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Using Cloud with Oracle Commerce: Pluses and Minuses

With the rise of “Cloud Computing” over the last several years, more and more companies are looking to leverage virtual machines or cloud services in their IT infrastructure. Aside from the hype, cloud services and VMs can provide some real-world benefits that are hard to ignore. Lately, companies have started asking if VMs or “The Cloud” can be leveraged as part of their ATG/Oracle Commerce infrastructure.

“The Cloud” or Cloud Computing is a broad term that covers a wide range of technologies and models. Wikipedia defines Cloud Computing as:

Cloud computing is the use of computing resources (hardware and software) that are delivered as a service over a network (typically the Internet).
That’s pretty vague, and covers everything from normal websites to specialized models of service delivery. When it comes to hosting an ATG/Oracle Commerce application we’re really talking about Infrastructure as a Service (IaaS), that is: providing Virtual Machines, storage, load balancers, and networking.

Throughout this document I will be using the terms Cloud, VMs, The Cloud, Cloud Infrastructure, etc… to refer to IaaS and VMs delivered as part of an IaaS service.

Types of The Cloud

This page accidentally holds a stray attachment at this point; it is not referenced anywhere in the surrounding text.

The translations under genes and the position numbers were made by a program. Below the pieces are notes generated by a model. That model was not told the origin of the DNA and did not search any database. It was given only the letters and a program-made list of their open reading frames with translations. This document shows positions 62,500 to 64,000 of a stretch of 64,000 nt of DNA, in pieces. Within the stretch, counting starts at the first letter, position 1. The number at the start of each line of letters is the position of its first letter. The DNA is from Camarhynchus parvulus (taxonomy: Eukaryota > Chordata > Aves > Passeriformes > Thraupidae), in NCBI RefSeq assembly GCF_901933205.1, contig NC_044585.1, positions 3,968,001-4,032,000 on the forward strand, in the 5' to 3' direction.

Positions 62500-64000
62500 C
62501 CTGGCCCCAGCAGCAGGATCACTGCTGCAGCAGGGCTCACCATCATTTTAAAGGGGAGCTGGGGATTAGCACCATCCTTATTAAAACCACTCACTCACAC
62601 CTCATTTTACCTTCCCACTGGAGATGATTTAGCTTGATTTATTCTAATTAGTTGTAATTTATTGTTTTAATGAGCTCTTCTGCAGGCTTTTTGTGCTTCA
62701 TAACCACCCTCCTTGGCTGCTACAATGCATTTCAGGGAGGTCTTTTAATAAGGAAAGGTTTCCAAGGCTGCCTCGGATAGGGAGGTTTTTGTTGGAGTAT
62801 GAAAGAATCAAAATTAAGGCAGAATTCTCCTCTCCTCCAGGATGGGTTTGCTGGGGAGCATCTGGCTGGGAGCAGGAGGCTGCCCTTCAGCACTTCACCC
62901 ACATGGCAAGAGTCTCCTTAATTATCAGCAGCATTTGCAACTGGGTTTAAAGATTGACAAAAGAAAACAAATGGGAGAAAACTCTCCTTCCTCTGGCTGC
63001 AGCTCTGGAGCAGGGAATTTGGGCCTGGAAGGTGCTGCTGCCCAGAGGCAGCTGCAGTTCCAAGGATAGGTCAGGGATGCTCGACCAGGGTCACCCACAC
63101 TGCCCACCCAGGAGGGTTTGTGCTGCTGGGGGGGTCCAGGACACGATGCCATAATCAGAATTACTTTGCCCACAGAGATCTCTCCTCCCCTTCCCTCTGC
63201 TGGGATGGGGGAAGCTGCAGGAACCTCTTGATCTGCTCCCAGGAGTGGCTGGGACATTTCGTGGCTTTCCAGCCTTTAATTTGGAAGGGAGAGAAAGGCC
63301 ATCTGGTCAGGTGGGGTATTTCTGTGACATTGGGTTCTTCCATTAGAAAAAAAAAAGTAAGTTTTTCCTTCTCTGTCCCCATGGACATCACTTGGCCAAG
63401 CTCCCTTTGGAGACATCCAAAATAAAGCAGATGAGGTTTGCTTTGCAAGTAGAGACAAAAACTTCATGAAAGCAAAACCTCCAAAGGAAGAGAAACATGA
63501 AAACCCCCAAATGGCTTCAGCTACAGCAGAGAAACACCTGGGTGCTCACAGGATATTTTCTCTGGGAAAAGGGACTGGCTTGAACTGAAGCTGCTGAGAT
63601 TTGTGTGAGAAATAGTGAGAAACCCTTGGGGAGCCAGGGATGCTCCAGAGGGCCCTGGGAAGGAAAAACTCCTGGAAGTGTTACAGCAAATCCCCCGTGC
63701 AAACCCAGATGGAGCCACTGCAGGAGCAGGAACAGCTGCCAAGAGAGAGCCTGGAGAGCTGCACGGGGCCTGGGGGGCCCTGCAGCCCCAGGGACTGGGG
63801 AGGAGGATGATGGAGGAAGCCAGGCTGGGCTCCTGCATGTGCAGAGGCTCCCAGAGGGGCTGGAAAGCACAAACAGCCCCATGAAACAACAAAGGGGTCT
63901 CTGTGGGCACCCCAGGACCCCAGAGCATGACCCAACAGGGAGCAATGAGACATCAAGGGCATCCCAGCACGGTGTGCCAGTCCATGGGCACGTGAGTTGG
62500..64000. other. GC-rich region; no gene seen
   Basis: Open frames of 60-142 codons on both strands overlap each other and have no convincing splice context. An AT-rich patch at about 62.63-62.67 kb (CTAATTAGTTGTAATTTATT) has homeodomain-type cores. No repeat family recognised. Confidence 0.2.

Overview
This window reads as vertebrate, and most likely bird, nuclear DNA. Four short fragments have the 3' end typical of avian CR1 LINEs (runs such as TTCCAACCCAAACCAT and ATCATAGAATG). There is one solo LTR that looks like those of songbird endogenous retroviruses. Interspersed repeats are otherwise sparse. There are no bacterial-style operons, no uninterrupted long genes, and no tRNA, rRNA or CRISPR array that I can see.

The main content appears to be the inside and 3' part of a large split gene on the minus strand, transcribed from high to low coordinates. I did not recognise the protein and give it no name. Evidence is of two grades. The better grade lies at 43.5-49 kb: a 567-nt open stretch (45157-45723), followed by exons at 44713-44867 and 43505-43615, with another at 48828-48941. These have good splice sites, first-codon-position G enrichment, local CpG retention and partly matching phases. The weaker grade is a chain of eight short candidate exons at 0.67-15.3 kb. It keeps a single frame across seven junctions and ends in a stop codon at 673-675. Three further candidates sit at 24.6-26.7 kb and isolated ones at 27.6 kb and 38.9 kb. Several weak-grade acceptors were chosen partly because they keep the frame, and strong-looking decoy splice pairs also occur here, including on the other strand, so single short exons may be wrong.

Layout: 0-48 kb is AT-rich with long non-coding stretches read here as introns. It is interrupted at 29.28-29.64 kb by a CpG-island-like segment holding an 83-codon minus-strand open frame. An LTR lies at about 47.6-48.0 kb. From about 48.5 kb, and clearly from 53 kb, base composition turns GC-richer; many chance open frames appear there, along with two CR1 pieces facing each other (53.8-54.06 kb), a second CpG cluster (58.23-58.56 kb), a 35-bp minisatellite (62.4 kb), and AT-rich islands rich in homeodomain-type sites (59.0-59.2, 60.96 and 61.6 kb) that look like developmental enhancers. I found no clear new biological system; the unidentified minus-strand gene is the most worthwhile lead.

Most cloud providers use a shared cloud. This means that multiple clients’ VMs and resources are provided from shared physical cloud infrastructure(s).

A private cloud is a cloud infrastructure dedicated to a single client or organization. All the hardware and VMs are built and managed for the single client. Some hosting companies will provide private cloud options, but many private clouds are built and managed internally within the company using them.

Benefits of The Cloud

The benefits of a cloud based infrastructure usually fall into two basic categories: Stability and Scalability.

Stability

Large cloud service providers, such as Amazon, RackSpace, SoftLayer, Linode, and SliceHost use a large physical infrastructure and an intelligent hypervisor layer which protects reasonably well against hardware failure on a real world server. RAM, CPUs, Power Supplies, NICs, and Motherboards will all fail eventually, given enough time and enough servers. A well-built cloud infrastructure can provide protection against those types of hardware failure. However, you can also introduce other risks (shared service overload, hypervisor failure/bugs), so it’s not a silver bullet.

Scalability